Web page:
Common Questions

What is this blog all about?

Our goal is to document our 2014 thru-hike of the Appalachian Trail.

What is the Appalachian Trail (AT)?

The AT is a public footpath that extends from Springer Mountain, GA to Mount Katahdin, ME. It was conceived by private citizens and constructed during the 1920s and 1930s. It is maintained by the National Park Service, the U.S. Forest Service, the Appalachian Trail Conservancy and numerous volunteer groups.

How long is it?

Currently it is 2,185.3 miles long, but it changes every year depending on trail re-routes and modifications.  Here is a map.

Are you crazy?

Yes, a little bit.

Where are you starting?

We are starting in Georgia at Springer Mountain on April 16.

How long will it take you?

It takes about 4-7 months to hike the A.T. We plan on doing it in about 5 months.

Where will you sleep, eat, shower, etc.

Our plan is to carry our shelter, stove, pot, utensils, etc. So most of the time we will live in the woods.  We plan to take a break (to drink beer) and re-supply every 7-10 days by stopping in trail towns and cleaning up. You can check-out our partial itinerary here.

Isn’t all of that stuff heavy?

Kind of. We follow a modified light-weight backpacking method called the Ray-Way. You can read more about Ray Jardine and his light-weight methods here. So, our pack weight should always stay below or around 20 pounds.

When your pack is full with a weeks worth of food and a lot of water, it is definitely more challenging. 

Our base packweight is around 14 lbs without food and water. At Springer, with food and water, Katie’s pack was around 19 lbs and Joel’s was around 23 lbs.

What will you eat?

We plan on dehydrating a lot of food and mailing it to ourselves at points along the way. You can find our mail-drop schedule here (coming soon). In towns, we plan to take full advantage of restaurants (and perhaps a bar or two), delis, and all you can eat buffets. We will also supplement our dehydrated food with fresh food purchases when we can.

Our goal is to keep most of our food of the high-calorie, light-weight variety with lots of snacks.

How far will you hike each day?

To start, we will pace ourselves and take it easy. Once we get going, we see ourselves doing about 20-25 miles a day.

Can I mail you care packages?

Yes, of course! You can read about our favorite foods here, our mail drop schedule here, and some tips on mailing food to thru-hikers here.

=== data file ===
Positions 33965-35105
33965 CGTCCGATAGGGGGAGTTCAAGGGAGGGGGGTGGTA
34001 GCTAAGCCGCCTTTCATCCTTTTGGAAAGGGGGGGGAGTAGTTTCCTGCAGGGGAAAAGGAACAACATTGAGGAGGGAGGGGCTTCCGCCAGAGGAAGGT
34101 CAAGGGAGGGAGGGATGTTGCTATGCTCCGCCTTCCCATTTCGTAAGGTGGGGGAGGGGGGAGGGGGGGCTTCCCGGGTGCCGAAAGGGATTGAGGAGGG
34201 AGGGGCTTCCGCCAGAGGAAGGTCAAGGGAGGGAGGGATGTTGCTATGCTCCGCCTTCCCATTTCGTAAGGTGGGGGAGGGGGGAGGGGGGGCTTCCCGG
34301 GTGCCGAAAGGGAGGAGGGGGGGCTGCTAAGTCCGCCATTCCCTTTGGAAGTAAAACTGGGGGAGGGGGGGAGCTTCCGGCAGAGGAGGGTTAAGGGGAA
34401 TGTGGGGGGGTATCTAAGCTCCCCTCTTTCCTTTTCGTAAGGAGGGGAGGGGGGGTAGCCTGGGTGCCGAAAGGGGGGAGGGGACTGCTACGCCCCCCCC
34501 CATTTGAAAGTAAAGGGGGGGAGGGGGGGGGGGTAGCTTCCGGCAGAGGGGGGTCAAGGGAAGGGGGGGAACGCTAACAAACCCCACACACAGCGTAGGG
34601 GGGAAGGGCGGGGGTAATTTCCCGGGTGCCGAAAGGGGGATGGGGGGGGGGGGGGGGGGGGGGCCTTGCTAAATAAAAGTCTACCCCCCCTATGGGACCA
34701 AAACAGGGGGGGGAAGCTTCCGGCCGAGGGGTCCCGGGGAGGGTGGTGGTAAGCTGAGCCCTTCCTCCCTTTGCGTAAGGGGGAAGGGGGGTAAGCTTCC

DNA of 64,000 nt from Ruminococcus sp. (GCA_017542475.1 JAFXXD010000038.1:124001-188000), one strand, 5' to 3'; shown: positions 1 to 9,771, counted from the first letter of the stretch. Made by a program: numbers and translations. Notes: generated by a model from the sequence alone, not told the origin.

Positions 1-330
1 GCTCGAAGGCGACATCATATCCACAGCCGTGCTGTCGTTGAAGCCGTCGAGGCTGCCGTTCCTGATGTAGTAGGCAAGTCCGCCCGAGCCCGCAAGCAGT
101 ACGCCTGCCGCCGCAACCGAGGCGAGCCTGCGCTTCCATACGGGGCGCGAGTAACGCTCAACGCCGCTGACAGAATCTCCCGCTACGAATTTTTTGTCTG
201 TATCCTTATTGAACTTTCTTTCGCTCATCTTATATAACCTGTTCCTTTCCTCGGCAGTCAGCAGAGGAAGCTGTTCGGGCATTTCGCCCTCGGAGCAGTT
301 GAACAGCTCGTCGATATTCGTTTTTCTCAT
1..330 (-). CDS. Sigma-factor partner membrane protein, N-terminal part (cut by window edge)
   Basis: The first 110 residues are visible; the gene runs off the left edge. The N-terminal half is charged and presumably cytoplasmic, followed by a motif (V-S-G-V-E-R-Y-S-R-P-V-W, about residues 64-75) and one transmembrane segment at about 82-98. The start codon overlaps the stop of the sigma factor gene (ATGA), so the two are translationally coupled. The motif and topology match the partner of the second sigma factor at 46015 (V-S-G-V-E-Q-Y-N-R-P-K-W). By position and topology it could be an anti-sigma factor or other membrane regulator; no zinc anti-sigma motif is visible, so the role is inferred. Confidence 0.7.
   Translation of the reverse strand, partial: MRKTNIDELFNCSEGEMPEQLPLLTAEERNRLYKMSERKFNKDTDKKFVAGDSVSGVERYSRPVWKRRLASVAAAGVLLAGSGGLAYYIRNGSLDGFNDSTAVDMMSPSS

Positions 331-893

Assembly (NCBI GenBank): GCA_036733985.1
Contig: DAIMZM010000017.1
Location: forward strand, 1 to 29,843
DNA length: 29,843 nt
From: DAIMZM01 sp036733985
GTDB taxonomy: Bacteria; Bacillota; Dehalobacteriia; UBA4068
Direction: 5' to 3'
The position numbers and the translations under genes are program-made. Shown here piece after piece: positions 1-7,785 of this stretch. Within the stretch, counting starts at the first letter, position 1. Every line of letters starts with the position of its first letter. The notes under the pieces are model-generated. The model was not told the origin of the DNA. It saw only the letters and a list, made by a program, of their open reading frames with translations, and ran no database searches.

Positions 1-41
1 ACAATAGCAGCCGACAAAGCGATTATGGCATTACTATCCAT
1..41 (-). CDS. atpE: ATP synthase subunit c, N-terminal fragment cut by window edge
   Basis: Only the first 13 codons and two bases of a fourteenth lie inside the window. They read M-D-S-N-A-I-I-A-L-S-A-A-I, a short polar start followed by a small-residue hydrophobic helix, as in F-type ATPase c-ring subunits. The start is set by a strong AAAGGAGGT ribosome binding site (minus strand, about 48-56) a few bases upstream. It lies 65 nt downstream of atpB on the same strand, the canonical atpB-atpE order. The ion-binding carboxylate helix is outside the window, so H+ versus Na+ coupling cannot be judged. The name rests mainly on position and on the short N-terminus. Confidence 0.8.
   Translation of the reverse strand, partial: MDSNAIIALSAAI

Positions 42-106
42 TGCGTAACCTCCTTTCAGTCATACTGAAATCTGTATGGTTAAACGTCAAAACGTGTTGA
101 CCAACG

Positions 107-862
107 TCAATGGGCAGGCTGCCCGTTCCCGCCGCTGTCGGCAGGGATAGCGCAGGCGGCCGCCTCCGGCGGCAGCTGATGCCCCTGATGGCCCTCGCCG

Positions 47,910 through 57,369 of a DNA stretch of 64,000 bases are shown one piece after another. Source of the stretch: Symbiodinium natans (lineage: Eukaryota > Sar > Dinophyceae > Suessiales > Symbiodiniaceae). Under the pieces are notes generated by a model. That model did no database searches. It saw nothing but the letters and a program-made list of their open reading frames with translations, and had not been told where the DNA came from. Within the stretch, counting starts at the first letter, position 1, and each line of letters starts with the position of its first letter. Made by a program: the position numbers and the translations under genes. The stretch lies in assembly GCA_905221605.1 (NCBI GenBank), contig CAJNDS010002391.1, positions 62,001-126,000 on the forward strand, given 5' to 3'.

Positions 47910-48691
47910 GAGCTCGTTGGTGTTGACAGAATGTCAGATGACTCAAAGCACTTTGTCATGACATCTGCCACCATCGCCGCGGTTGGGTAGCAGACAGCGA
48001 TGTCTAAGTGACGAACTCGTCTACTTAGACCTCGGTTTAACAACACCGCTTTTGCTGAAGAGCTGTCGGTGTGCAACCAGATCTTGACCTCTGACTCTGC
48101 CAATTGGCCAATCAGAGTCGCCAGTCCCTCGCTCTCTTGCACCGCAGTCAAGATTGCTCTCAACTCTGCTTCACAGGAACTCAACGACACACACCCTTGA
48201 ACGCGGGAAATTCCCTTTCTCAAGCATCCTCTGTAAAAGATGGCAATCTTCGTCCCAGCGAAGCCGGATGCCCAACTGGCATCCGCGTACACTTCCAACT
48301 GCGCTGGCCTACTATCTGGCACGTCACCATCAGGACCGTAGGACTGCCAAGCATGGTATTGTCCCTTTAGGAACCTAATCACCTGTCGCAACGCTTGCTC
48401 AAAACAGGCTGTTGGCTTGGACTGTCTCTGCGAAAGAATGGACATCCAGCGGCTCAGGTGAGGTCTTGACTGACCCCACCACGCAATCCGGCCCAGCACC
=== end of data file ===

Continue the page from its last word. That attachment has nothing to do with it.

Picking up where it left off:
If we are scheduled to pick up at a hostel or other location, just use the same information listed in our schedule here.

Are you going to get eaten by a bear?


Just kidding – while black bears are certainly present along the AT, there is very little danger of a bear attack from them. They are generally just interested in food and are way more scared of people than we are of them, so as long as we’re smart about cooking and food storage, this shouldn’t be a problem.

Hiking in grizzly bear country (e.g. Montana or Alaska) is a different story!

Are you taking a gun to fend off the bears, serial killers, Sasquatch, Yeti, etc.?

No, you’re more likely to need a gun than we are. 

Are you taking your cell phones? 

Yes, we are both taking our cell phones. We don’t expect to have them on 24/7. We may occasionally listen to music while we hike and check in on civilization when we have data reception. Most importantly, the siren song of Tappy Alien, Words With Friends, and Candy Crush may be too powerful to ignore for 5 months! 

How are you going to charge your cell phones?

Primarily by charging up when we hit the aforementioned trail towns. Joel is probably going to take a spare battery or two for his Android phone in case of emergency. We may take a solar charger, but haven’t been overly impressed with them in the past. Hit us up if you have any amazing recommendations. 

Do you sleep in a tent?

Close, we actually made our own tarp that serves the same function, but is lighter-weight than a tent.  The theory behind this (again thanks to Ray Jardine!) is that because you have some airflow, you minimize the amount of condensation that builds up inside the sleeping area and therefore actually ends up being a little bit warmer. We can adjust the sides to be virtually on the ground if it’s raining or blowing like crazy if needed. Here’s a picture of it pitched in Yosemite in September 2011 (and it was ~25 degrees that night):



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